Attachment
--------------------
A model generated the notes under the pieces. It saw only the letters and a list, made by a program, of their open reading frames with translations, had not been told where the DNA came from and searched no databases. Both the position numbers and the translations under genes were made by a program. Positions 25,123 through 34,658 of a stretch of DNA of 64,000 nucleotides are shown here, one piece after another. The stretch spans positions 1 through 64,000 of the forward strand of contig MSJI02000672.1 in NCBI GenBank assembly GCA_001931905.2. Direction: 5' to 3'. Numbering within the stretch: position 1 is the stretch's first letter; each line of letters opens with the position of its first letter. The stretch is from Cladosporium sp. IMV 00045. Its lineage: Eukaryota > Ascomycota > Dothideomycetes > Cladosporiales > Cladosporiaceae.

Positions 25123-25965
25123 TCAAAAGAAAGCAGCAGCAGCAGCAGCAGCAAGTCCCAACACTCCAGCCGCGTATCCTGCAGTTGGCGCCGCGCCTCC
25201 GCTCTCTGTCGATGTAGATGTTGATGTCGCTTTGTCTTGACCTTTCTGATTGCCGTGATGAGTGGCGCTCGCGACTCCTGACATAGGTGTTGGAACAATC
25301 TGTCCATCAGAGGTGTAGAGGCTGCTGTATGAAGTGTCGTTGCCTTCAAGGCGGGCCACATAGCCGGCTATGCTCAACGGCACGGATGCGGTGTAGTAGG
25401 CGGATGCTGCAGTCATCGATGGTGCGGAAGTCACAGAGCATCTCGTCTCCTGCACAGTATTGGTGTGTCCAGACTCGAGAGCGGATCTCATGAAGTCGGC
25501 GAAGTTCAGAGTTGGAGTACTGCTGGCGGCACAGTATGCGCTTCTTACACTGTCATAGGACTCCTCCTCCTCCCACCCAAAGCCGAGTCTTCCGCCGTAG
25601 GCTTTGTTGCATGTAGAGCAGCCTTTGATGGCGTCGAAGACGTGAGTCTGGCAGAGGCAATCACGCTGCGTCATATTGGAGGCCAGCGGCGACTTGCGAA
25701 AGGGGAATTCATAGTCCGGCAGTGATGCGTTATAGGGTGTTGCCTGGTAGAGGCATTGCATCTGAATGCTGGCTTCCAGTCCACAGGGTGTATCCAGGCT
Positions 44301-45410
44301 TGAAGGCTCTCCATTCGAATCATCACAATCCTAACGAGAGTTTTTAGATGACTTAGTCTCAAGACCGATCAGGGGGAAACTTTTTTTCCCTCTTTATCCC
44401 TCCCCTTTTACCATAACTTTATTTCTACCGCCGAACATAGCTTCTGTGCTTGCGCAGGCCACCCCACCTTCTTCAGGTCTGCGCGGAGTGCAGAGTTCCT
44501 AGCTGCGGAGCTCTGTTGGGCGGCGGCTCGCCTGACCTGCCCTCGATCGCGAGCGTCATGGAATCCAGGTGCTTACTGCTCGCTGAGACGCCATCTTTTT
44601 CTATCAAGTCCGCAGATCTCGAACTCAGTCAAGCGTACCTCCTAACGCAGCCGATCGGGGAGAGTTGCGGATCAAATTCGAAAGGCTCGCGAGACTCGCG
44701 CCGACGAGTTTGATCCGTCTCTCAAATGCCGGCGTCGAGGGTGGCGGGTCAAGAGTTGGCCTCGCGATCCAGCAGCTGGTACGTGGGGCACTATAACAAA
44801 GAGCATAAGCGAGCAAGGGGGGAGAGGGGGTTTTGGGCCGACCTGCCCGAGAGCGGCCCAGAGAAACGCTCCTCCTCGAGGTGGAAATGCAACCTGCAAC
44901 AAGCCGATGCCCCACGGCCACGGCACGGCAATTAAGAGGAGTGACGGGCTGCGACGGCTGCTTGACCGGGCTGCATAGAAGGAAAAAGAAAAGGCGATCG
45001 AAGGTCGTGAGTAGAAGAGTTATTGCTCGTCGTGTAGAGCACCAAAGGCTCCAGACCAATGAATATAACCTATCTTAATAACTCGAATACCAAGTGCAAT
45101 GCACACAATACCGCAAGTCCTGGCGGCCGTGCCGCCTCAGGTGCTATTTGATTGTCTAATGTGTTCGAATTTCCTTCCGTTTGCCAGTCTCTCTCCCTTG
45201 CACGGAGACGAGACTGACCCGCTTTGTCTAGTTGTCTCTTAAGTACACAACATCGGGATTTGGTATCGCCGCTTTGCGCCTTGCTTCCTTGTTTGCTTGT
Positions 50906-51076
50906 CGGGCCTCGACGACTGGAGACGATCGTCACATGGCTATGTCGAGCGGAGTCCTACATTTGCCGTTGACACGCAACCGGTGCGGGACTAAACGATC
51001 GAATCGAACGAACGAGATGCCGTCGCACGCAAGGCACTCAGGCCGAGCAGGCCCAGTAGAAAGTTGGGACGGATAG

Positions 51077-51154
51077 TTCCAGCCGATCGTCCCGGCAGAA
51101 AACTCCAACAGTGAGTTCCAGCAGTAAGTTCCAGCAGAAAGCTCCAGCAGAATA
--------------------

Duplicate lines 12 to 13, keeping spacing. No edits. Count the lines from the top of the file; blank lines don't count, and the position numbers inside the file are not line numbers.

44401 TCCCCTTTTACCATAACTTTATTTCTACCGCCGAACATAGCTTCTGTGCTTGCGCAGGCCACCCCACCTTCTTCAGGTCTGCGCGGAGTGCAGAGTTCCT
44501 AGCTGCGGAGCTCTGTTGGGCGGCGGCTCGCCTGACCTGCCCTCGATCGCGAGCGTCATGGAATCCAGGTGCTTACTGCTCGCTGAGACGCCATCTTTTT